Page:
Arlene B. Mayerson became the Directing Attorney of Disability Rights Education & Defense Fund (DREDF) in 1981, and has devoted her career exclusively to disability rights practice. She has provided representation, consultation to counsel, and coordination of amicus briefs on key disability rights cases before all levels of federal court, including the U.S. Supreme Court. She was appointed by the Secretary of the U.S. Department of Education to the Civil Rights Reviewing Authority, responsible for reviewing civil rights decisions of the Department.
One of the nation’s leading experts in disability rights law; Ms. Mayerson has been a key advisor to both Congress and the disability community for four decades on major disability rights legislation. Ms. Mayerson has been called upon to give testimony to several committees of Congress on both the Individuals with Disabilities Education Act (IDEA) and the Americans with Disabilities Act (ADA). She is regarded as a key visionary and architect of the ADA. Scholar Lennard J. Davis noted Ms. Mayerson’s contributions as the “brains behind the Americans with Disabilities Act,” in his seminal history of the ADA “Enabling Acts.”
The ability to recognize and respond to far-reaching issues emerging in disability rights law has been a hallmark of Ms. Mayerson’s work throughout her career. Ms. Mayerson brought the first ADA case challenging the failure of preschools to assist children with diabetes in basic diabetes care. The case challenged the idea that licensed personnel were needed to provide basic care, preformed at home by parents and siblings. This victory led to litigation challenging the California Department of Education (CDE) and local school districts for failing to provide diabetes care in grades K-12. This litigation led to a landmark settlement with the CDE to ensure that all students in public schools receive the care they need to be safe at school. Because the settlement established a statewide policy that recognized the preeminence of the ADA and the IDEA over State licensing rules, the policy was challenged by the nurses unions. After years of litigation, the rights of school children with disabilities were affirmed.
Ms. Mayerson envisioned and led litigation that resulted in a landmark opinion finding that Internet only businesses like Netflix are covered by the ADA. National Ass’n of the Deaf v. Netflix, Inc., 869 F.Supp.2d 196 (D. Mass. 2012). This ruling enabled DREDF to attain agreements on captioning with all of the other major streamers, changing a major source of entertainment for millions of deaf and hard of hearing people. Ms. Mayerson was also a lead counsel on litigation against Harvard University and the Massachusetts Institute of Technology for failing to caption videos intended for the public. The recent settlements in those cases, after five years of litigation, now set the standard for universities across the nation.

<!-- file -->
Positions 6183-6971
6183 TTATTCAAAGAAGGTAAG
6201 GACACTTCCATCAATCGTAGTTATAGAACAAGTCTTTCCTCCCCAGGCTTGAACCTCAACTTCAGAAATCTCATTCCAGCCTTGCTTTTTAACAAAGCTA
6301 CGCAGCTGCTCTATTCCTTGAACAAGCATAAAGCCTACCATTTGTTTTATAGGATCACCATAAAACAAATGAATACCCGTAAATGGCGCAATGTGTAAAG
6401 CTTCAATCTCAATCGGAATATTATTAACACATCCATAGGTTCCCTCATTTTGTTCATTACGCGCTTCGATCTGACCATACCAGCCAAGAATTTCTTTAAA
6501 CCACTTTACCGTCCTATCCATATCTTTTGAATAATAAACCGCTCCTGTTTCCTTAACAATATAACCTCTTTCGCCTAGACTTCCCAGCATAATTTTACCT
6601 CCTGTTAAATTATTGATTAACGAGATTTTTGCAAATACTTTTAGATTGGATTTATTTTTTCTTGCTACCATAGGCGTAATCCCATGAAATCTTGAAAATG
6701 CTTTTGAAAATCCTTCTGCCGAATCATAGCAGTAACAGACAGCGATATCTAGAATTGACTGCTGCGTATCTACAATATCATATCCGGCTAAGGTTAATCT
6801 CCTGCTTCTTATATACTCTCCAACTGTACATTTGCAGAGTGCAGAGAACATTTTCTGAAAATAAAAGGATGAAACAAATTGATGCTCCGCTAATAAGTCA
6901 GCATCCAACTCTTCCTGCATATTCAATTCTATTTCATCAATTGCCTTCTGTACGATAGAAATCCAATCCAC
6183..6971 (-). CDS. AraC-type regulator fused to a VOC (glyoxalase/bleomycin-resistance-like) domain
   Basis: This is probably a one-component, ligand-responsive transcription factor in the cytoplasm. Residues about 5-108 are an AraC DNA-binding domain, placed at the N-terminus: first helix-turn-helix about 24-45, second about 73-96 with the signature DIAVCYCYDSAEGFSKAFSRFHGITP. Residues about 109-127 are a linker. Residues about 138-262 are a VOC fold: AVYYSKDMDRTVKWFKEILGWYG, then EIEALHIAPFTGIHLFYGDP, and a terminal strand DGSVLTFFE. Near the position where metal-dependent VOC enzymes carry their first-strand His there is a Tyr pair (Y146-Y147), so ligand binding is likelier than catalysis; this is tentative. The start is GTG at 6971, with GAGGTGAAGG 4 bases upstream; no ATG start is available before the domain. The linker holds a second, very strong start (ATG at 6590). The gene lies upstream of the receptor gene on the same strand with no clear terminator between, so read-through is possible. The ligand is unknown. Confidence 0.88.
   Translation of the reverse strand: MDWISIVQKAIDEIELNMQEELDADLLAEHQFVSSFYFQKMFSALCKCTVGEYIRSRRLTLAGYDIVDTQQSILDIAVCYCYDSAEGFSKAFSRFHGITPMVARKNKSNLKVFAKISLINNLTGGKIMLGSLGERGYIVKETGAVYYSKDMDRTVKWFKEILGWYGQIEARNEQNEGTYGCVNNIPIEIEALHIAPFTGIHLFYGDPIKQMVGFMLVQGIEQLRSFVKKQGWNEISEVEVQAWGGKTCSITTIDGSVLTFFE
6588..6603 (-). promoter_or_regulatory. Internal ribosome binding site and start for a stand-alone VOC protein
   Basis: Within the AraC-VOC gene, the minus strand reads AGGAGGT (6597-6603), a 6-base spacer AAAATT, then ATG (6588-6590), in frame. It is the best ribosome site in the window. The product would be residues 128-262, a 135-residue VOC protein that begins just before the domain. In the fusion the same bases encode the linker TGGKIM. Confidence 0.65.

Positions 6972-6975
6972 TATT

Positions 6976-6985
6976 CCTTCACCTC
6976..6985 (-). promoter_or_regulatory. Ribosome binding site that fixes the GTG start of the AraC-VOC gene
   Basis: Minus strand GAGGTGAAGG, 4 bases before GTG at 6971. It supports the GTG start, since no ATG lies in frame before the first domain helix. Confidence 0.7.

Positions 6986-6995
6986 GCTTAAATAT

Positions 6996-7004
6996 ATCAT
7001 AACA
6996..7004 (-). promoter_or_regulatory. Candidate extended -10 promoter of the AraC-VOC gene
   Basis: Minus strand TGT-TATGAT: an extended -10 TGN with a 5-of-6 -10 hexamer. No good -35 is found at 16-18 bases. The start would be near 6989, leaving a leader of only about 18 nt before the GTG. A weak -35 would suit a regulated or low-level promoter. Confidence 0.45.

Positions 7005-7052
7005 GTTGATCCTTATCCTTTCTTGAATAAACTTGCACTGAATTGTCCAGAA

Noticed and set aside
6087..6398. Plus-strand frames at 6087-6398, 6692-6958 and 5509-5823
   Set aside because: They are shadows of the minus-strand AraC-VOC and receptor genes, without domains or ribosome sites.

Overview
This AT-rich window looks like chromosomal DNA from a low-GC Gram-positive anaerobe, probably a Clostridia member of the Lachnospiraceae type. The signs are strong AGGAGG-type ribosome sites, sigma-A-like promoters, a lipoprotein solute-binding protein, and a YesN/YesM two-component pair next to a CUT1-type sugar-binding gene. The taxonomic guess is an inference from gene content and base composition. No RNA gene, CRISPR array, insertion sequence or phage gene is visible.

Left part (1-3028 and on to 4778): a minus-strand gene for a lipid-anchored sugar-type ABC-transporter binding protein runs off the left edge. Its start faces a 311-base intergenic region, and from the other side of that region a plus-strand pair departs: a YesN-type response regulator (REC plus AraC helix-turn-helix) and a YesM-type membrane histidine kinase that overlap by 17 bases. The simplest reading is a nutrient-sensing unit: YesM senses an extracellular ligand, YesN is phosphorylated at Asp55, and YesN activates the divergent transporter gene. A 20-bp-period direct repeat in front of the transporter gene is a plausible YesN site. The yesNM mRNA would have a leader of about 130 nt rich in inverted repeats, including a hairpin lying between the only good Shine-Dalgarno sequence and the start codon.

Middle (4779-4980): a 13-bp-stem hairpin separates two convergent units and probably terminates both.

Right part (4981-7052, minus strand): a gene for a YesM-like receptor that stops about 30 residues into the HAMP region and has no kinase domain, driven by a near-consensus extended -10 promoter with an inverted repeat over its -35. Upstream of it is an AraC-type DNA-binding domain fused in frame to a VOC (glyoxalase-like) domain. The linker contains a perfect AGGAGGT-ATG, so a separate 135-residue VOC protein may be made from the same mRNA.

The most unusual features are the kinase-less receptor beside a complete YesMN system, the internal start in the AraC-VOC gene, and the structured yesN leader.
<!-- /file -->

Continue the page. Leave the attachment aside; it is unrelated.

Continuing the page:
Ms. Mayerson’s current work includes the development of special education-related legal remedies to challenge restraint and seclusion in K-12 schools, and to combat the school-to-prison pipeline that disproportionately affects African American boys in public schools.
Ms. Mayerson has received countless accolades and awards for her work, notably the American Bar Association Paul G. Hearne Award for Disability Rights in 2016. In 2018, she was recognized as a National Women’s History Project Honoree. She was awarded the Spirit of Independence Leading Advocate Award from the Center for Independent Living in 1993, the American Diabetes Association Public Policy Award in 1997, and the John and Elizabeth Boalt Lecturer Award in 2013. In 2014 she was a recipient of the Henry Viscardi Achievement Award and received the Starkloff Disability Institute’s Open Door Award in 2015. She has published many articles on disability rights and is the author of a comprehensive three-volume treatise on the ADA: Americans with Disabilities Act Annotated-Legislative History, Regulations & Commentary (Clark Boardman Callaghan, 1994), which sets forth the legislative history and regulations for each provision of the ADA.